You know, I was doing fine until my brother-in-law called me a hoarder one day as he surveyed all the books I have amassed over the years. It hurt my feelings a little, I'll admit, but I soon realized where he was right and I was lucky -- I am a hoarder of books. I have a physical reaction to the idea of throwing one away. Maybe it's because I write too and know all the time, effort, passion, failures, and extraordinary resurrections that go into writing a book. It seems disrespectful to myself somehow. I know that sounds weird but it's true.
I love to read but my brother-in-law is right, I have too many books and no room for more (I won't tell him he was right though... never!). Then I had an epiphany -- I don't have to throw them away. I can quench my thirst for creativity, and develop a website to sell my own books plus the many titles I have on my shelves.I committed to selling my used books at a modest price, even those titles going for hundreds of dollars on commercial sites right now. I thought I can share knowledge and maybe have a dollar or two after shipping and handling to buy a shoe - one shoe - and then add a few bucks of my own to have 2 shoes - that is, a pair of shoes!
You'll notice most of the titles in the collection are self-help or business strategy books simply because for most of my career before retiring, my role was to help business leaders and business groups develop their business and leadership skills. I bought titles with my own money to see if they would be useful in my endeavor to help business groups, before requesting the company purchase bulk orders of the title for the training. Sometimes I purchased self-help books for my personal reference,
I do read fiction but tend to limit myself to titles I find interesting from the latest breakout authors' works. I find reading other strong writers' works help to inspire me to sit down and write, versus the procrastinating I have to battle all too often.
For example, I was a fan of Gillian Flynn's work long before her stories became big movies. I'll be adding her best work in my opinion, SHARP OBJECTS, to the our Bookstore collection this week. I'm now keeping my eye on Greer Hendricks, whose debut novel (The Wife Between Us - and not what you think) is catching on very quickly.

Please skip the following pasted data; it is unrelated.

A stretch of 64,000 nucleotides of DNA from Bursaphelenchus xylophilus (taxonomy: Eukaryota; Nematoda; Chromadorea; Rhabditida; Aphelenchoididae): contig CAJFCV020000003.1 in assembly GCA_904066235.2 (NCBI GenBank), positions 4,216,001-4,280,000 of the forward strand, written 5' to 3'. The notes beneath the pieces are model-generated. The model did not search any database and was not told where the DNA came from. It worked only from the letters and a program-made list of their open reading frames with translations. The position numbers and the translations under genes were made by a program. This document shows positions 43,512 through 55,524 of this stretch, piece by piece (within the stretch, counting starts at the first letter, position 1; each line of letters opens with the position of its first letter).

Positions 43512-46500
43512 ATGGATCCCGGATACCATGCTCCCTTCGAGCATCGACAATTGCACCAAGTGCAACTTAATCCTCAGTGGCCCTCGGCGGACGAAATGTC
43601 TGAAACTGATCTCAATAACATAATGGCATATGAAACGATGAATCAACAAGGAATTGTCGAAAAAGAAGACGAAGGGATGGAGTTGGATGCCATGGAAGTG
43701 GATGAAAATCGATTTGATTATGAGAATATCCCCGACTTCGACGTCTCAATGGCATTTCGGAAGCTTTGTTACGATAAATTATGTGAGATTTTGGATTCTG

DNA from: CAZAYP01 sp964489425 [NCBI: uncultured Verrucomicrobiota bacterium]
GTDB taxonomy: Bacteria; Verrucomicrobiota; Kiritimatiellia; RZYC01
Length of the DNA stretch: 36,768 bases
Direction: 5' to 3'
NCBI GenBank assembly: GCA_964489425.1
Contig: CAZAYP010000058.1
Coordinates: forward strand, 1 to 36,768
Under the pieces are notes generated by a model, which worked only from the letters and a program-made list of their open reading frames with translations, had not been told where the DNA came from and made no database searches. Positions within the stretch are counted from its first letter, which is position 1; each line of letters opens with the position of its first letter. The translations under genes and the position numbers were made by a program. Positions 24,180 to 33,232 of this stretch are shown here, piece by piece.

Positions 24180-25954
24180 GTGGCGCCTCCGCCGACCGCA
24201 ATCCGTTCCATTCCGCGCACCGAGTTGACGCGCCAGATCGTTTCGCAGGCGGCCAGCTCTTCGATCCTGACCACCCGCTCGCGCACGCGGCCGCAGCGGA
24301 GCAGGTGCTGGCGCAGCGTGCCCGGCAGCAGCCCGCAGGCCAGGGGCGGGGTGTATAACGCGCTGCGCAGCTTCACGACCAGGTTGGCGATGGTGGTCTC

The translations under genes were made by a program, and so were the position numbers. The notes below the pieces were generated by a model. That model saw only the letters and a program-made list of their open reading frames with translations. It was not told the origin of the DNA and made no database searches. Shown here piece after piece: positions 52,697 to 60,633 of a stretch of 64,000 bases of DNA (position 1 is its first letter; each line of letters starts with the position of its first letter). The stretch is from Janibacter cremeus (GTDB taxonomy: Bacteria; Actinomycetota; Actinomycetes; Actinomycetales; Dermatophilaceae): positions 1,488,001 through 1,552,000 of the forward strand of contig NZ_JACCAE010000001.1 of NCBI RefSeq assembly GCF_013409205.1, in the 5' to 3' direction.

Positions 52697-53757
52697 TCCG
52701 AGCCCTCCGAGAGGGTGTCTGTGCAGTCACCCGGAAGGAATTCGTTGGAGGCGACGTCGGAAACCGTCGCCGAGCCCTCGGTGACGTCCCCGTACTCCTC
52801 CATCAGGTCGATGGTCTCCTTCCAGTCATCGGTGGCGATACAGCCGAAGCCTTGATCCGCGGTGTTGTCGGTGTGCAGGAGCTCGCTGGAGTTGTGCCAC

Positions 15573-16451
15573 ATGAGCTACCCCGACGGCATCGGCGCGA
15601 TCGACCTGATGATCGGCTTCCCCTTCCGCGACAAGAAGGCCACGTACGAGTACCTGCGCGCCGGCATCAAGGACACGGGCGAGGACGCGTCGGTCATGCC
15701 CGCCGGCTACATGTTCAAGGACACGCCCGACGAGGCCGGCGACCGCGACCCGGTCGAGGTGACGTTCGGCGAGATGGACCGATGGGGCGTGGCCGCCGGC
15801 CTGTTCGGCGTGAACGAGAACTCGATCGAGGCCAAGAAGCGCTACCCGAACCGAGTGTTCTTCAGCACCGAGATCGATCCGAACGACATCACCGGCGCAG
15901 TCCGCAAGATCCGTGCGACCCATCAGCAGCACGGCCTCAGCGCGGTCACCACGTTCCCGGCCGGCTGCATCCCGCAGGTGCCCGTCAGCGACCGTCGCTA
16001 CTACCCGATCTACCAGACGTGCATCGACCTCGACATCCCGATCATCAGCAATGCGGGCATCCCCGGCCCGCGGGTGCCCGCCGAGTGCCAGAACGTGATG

Now I know it's faster, easier, and less time to watch the movie versus reading the book. But restricting yourself to TV or movies limits your choices. Plus, there are specific benefits to reading - doubt me? How about these just for starters:
1) Reading is good for your brain - reading is to your brain what exercise is to your body.
2) Reading improves your conversational skills - it enriches your vocabulary and how to correctly use new words.
3) Reading strengthens your worldview and convictions - it can reinforce your current thinking or it can broaden your perspective and cause you to examine your beliefs in more depth.
4) Reading increases your knowledge of history - you'll learn historical politics, customs, cultures, economics, and intellect. Often these facts are set in the context of a story, making remembering them a lot easier.
5) Reading increases cultural knowledge - books set in cultures different from our own provide knowledge of those cultures and the emotional and spiritual lives of the people who live there (no flights needed).
6) Reading challenges your imagination - as you read, you put yourself in the characters’ shoes. Your brain goes beyond the words on the page, imagining details such as appearances, emotions, and surroundings . . YOUR details, not the director's.
.... and I'm confident if you think about it, you can come up with your own individual set of benefits as well.
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